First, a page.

The RNZAF Short Sunderland on Chatham Island.
The RNZAF Short Sunderland on Chatham Island. Jim Eagles

Air adventure on Chatham Island

WE climbed the fence, stepped over bits of discarded machinery, pushed through macrocarpa trees - and emerged into a scene from Madagascar or Lost, with the cockpit of a plane poking out of the bush and what I imagined to be the skeleton of the pilot visible through the windows.

Not what you expect to find on a coastal farm on Chatham Island, 860km east of Christchurch, and a long way from any World War II air battles.

When I boldly forged a path through the long grass to the plane I discovered only the front was there, the wings and body having been removed long ago, and the "skeleton" was only a tree branch.

But it was exciting to climb up to the cockpit and aim imaginary machine guns at Messerschmidts and Zeroes.

Actually this wasn't a fighter, but an RNZAF Short Sunderland, which provided an aviation lifeline to the island until it was holed by a rock while taking off from the Te Whanga Lagoon in 1959.

The air force sent a crew to remove the most valuable equipment, decided it would be too costly to fix and gave it to the island.

Two shrewd local farmers, the Wisener brothers, promptly took the 27m body to bits and used the material to make a couple of barns and a car body. The rest was left to lie forgotten in their paddocks.

But in the past few years a small tourist industry has developed and groups like ours turn up to visit the small settlement of Kaingaroa, check out the fur seals, explore the ruins of an early German mission settlement - and marvel at a flying boat in the bush.

Our guide to the Chathams, Val Croon jnr, pointed out where the rear fuselage was being used as a shed, the nose was lying in a field and part of the tail was in the trees.

It looked to me as though half a century on the whole plane was still there.

"It is," said Val. "In fact they're planning to put it back together."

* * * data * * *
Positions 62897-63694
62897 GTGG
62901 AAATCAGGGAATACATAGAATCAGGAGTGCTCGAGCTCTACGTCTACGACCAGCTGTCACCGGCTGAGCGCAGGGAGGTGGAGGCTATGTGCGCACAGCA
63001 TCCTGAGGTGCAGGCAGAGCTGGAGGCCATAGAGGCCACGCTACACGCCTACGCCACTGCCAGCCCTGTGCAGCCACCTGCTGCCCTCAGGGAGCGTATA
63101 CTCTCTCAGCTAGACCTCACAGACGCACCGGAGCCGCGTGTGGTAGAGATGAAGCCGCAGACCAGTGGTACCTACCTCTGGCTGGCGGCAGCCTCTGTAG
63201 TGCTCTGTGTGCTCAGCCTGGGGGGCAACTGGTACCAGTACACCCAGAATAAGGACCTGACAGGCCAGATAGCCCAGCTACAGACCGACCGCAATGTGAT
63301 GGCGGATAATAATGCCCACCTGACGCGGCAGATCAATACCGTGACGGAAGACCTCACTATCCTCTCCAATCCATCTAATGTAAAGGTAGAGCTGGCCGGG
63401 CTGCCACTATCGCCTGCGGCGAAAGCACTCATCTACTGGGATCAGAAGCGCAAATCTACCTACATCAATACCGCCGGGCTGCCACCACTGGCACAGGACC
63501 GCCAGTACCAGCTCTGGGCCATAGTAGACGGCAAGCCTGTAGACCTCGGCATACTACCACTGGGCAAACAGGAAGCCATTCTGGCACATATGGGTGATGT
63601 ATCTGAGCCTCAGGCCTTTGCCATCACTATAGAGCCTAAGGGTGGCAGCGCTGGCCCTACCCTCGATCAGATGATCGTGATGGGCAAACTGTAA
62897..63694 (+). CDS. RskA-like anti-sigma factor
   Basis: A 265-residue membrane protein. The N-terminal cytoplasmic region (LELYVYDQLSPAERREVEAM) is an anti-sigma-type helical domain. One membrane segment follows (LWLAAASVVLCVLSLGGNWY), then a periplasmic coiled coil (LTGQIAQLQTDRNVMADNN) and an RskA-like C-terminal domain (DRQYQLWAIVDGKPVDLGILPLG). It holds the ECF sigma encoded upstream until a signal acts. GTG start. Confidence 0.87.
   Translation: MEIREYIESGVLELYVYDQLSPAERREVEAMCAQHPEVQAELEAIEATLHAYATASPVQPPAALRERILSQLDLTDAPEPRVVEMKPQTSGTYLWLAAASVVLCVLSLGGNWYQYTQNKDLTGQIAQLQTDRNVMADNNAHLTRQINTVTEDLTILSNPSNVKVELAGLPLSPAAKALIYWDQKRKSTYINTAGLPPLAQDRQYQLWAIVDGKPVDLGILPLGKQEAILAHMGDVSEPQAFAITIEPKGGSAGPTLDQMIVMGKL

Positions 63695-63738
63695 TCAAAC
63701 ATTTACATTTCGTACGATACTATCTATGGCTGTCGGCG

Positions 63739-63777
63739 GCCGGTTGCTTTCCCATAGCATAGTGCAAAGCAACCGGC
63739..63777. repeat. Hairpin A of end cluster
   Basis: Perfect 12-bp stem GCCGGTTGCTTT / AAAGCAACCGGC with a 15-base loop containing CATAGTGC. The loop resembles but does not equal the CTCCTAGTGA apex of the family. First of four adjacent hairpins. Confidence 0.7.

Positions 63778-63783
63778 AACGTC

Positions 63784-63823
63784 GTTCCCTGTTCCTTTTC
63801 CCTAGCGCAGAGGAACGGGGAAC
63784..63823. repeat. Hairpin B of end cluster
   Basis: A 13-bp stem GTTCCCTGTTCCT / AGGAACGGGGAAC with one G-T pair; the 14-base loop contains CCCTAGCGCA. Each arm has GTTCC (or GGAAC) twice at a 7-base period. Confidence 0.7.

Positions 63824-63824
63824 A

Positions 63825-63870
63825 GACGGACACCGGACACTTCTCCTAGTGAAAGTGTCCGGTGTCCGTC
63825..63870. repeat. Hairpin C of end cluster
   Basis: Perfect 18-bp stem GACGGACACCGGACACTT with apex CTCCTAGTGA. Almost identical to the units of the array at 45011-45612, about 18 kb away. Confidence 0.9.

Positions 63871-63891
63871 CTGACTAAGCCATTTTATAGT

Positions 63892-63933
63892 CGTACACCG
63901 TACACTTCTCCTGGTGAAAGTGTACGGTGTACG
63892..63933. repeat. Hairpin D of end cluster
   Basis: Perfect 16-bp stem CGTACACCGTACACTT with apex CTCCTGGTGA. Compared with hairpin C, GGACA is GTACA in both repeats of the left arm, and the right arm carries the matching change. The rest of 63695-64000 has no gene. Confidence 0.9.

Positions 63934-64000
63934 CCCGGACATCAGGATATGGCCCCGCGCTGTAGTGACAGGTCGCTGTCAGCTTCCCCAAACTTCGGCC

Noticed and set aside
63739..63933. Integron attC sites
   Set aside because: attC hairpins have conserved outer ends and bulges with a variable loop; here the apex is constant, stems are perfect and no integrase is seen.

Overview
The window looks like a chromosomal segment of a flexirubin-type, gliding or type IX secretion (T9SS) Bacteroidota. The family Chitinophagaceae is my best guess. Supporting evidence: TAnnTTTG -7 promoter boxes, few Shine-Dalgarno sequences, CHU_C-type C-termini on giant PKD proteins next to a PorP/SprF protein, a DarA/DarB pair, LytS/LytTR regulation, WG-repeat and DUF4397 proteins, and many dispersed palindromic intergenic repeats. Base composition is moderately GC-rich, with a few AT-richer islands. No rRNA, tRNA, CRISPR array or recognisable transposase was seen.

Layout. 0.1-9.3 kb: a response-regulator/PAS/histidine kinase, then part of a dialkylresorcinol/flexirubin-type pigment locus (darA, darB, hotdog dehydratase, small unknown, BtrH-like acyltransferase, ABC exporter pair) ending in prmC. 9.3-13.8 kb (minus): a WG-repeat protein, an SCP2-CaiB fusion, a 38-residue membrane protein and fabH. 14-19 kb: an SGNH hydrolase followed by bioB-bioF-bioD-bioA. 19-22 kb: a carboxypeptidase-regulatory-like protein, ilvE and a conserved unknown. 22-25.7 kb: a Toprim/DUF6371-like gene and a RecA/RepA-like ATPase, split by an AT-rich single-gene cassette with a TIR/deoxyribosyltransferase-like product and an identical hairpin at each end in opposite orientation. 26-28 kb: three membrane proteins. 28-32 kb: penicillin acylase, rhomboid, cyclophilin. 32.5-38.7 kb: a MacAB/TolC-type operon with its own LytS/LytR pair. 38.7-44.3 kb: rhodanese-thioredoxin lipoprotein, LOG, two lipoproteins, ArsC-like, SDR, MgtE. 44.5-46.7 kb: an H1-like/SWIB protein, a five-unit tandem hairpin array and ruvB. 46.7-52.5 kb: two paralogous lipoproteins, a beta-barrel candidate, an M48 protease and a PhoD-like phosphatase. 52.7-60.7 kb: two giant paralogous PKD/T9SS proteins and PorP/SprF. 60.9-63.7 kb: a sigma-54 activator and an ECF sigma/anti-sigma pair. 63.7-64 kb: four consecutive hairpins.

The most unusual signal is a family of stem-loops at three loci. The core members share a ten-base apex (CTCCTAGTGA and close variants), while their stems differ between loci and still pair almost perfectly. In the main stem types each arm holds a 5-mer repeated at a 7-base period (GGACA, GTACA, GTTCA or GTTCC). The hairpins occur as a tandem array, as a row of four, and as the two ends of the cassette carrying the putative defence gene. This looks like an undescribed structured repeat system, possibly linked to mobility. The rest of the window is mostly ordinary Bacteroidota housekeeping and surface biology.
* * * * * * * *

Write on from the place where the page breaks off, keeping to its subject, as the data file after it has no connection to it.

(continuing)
Sure enough, around the corner the two keels had already been re-assembled inside a support frame.

I learned more about the project the following Sunday when we attended the 125-year-old St Augustine's Anglican Church, the oldest on the island, where one of the key players, Colin Barr, preached the sermon.

Also, project leader Gary Downs was running the Sunday school.

Gary, a pilot with Air Chathams, explained that this summer a crane would be used to fit the big sections together, a big pole shed would be built over the top and work would start on a museum of Chatham Islands aviation.

The plane's original engines were too badly corroded to restore but Fieldair of Palmerston North had provided one "in exchange for a box of chocolates", and propeller parts had been collected to restore a complete propeller unit.

To provide a human perspective a researcher is gathering the memories of "locals who flew on it, including some who were children at the time, and we've even found a couple of the crew".

The museum displays will also acknowledge the other aircraft which have served the island over the years, from Catalina flying boats and DC3s to Fokker Friendships and Bristol Freighters, not to forget the Convairs that Air Chathams uses at the moment.

As it happens, Gary was second officer on the Convair which flew us home after our holiday and I was thrilled to be allowed into the cockpit to watch the landing at Auckland Airport.

That excitement is why he feels the aviation museum will prove an asset to the Chathams.

"People are fascinated by flying and the Sunderland Short is a rare and special aeroplane with a lot of wonderful stories surrounding it. We think it's worth preserving and allowing others to share."


Further information: Pukekohe Travel run all-inclusive tours to the Chatham Islands. Phone 0800 785 386.

To contact the Sunderland restoration project email

Jim Eagles was taken to the Chatham Islands by Pukekohe Travel.

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